The function of the Spirit, released into the Church on Jesus’ returning to the Father is fully explored in Jesus’ final discourse to the disciples (chapters 14-16) where the Spirit is called the paraclete. The various ways this Greek word has been translated – advocate, comforter (i.e. one who stands by to strengthen and encourage), helper, counsellor, show the range of meanings possible, yet none really matches the Paraclete’s function. He is closely related to both Jesus and the Father, the latter sends and gives the Spirit through the Son, whose function of teaching, guidance and relationship is now vested in the Paraclete/Spirit (14:16 and 26; 15:26). Since part of his role is to testify to Jesus and glorify him, the Paraclete stands for Jesus as the prosecutor of the cosmos (16:8-14). This is one more sense in which the end-time judgement has come already in the coming of the Paraclete. It is possible that John, or the Christian community he came from, saw this kind of theology of the Spirit as a response to the delay in Jesus’ return, the presence of the Spirit fulfilled much that was expected through that return. The presence of the Paraclete is the active “personal presence of Jesus in the Christian while Jesus is with the Father” (Raymond E. Brown).

Part 4. The challenges of difference

John’s gospel and the Jews

On the one hand this is a very Jewish gospel, steeped in the language and symbolism of the Jewish scriptures (Old Testament), an understanding of contemporary interpretation of the Torah (Law) – 7:14-24; furthermore salvation comes from the Jews (4:22).

Yet John consistently refers to those making up an increasingly hostile opposition to Jesus as ‘the Jews’ and there is no doubt that the word means the Jewish people as a whole. As John uses it, ‘the Jews’ is often the equivalent of the world (cosmos), that is human society deliberately organising itself apart from God. So, at worst ‘the Jews’ are part of the powers of darkness (see especially 8:44, but take note of the context).

More positively the reaction of Jews to Jesus is more mixed than might first appear. Some hover between belief and unbelief or leave the question open (3:1-10; 7:52; 19:39) or believe ‘privately’) (12:42-43). Others believe because of signs, but are offended by Jesus’ teaching (6:14-15, 41, 52) and (8:31 and 48), such belief has been condemned as inadequate for discipleship early in the gospel (2:23-25) and culminates in the reaction to the raising of Lazarus (11:45 and 46).

At best there is a distancing. Jewish festivals like Passover are ‘of the Jews’, Jesus can talk as if he was not himself a Jew (13:33); but at the heart of the gospel is the conviction that salvation has indeed come from the Jews through the crucifixion of the Jews’ own king.

Reading between the lines, the founding community that eventually produced John’s gospel was one of Christian Jews in dialogue, increasingly acrimonious and, eventually, vindictive to the point of rupture, with non-Christian Jews. By the time the gospel was written the rupture was more or less complete, but the air of dispute and antagonism lived on. The disputes and fierce polemic between Jesus and the Jews reflects this. The ‘Community of John’ had as they saw it been forced away from the ancestral practices of Israel by the unbelieving ‘Jews’ who refused to see that Jesus fulfilled all that was promised in the Torah, the prophets and other scriptures and in Temple worship - and surpassed them, so that ethnic and religious Judaism were no longer the criteria for being born a child of God (1:11-13; 3:3-10).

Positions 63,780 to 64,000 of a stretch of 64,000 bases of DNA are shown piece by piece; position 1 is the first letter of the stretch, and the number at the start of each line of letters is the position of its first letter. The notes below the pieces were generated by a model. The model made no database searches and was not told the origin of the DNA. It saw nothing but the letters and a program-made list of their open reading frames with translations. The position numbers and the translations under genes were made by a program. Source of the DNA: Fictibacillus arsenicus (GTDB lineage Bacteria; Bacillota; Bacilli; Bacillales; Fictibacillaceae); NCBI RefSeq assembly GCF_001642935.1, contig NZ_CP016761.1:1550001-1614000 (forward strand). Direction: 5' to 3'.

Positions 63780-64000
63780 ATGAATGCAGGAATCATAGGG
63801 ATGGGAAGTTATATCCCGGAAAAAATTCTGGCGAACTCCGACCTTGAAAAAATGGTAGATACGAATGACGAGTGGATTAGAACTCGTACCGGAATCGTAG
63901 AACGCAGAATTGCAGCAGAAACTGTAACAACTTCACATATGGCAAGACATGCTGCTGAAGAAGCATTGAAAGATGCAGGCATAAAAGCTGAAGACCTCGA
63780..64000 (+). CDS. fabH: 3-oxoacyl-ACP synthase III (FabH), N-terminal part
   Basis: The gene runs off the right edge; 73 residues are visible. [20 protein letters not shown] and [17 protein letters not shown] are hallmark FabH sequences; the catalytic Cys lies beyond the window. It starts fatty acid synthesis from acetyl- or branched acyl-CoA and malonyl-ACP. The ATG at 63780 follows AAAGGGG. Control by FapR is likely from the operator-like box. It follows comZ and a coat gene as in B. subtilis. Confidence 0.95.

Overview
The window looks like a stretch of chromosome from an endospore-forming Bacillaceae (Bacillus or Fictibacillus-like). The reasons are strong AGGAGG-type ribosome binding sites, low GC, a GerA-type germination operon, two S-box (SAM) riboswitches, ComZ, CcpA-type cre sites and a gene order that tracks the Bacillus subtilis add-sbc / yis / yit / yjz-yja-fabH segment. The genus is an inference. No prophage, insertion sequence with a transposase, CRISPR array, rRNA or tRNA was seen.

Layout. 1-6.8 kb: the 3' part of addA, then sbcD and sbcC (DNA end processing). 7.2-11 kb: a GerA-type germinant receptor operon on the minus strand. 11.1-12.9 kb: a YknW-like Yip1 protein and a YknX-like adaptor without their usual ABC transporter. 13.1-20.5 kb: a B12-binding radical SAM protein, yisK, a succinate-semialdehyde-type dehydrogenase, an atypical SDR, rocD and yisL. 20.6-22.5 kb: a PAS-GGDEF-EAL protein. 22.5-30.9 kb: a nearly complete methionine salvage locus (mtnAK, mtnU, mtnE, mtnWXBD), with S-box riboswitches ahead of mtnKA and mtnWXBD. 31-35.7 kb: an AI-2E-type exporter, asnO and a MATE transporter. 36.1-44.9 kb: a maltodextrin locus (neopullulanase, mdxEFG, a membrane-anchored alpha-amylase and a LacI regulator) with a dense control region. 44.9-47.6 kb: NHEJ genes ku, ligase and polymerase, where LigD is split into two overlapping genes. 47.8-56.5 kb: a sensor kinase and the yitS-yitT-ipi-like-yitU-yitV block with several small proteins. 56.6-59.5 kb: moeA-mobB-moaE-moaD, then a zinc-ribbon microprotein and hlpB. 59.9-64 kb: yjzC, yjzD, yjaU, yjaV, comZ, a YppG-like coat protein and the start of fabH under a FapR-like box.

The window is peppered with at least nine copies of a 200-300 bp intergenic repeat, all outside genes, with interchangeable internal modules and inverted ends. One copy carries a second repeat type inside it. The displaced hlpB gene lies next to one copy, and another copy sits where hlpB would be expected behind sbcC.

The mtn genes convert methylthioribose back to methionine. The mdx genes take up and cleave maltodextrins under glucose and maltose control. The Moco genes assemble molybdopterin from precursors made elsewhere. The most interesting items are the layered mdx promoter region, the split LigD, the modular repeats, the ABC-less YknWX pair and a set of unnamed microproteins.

The Case of the Beloved Disciple

The Beloved Disciple (or disciple ‘whom Jesus loved’) suddenly appears at John 13:23 and is prominent thereafter. Attempts have been made to put a name to this disciple, John the son of Zebedee, Lazarus or Nathaniel, but all founder on the gospel writer’s obvious effort to keep this disciple anonymous. Even so, it is unlikely, though possible, that the Beloved Disciple is simply an invention of the writer, a literary device to fulfil a symbolic role, as for example, a representative of all disciples whom Jesus loves.

It seems more likely that the Beloved Disciple was at least based on a figure known, at least in memory, to the writer and to the community from which he emerged. Hence the concern about his death and his testimony in chap. 21:20-24. He was probably some sort of founding figure to John’s community, may or may not have been a minor disciple of Jesus and, in the gospel, has been idealised to portray the ideal perceptive disciple of, and witness to, Jesus.

So at the supper, he stands in relation to Jesus (13:23 and 25) as Jesus does to God (1:18), though not all translations bring this out. He alone knows who is to betray Jesus (13:21-30), he acts as Jesus’ surrogate, even successor (19:26-27), testifies to Jesus’ death (19:35) and initiates the Easter faith (20: 8, 21: 7). Except in the last case the Disciple’s insights affect no one else, and even this case shows Peter as dependent on the Beloved Disciple’s word as earlier (13:24-25, and probably 18:15-16). The Beloved’s insights and witness are primarily not for the other characters in the gospel but for its readers and hearers (20:31). In other words, like John the Baptist (1:7 and 15), his witness is to who and what Jesus is, rather than eyewitness reporting. This goes on beyond his death into the gospel in its written form (21:24), which others have undertaken.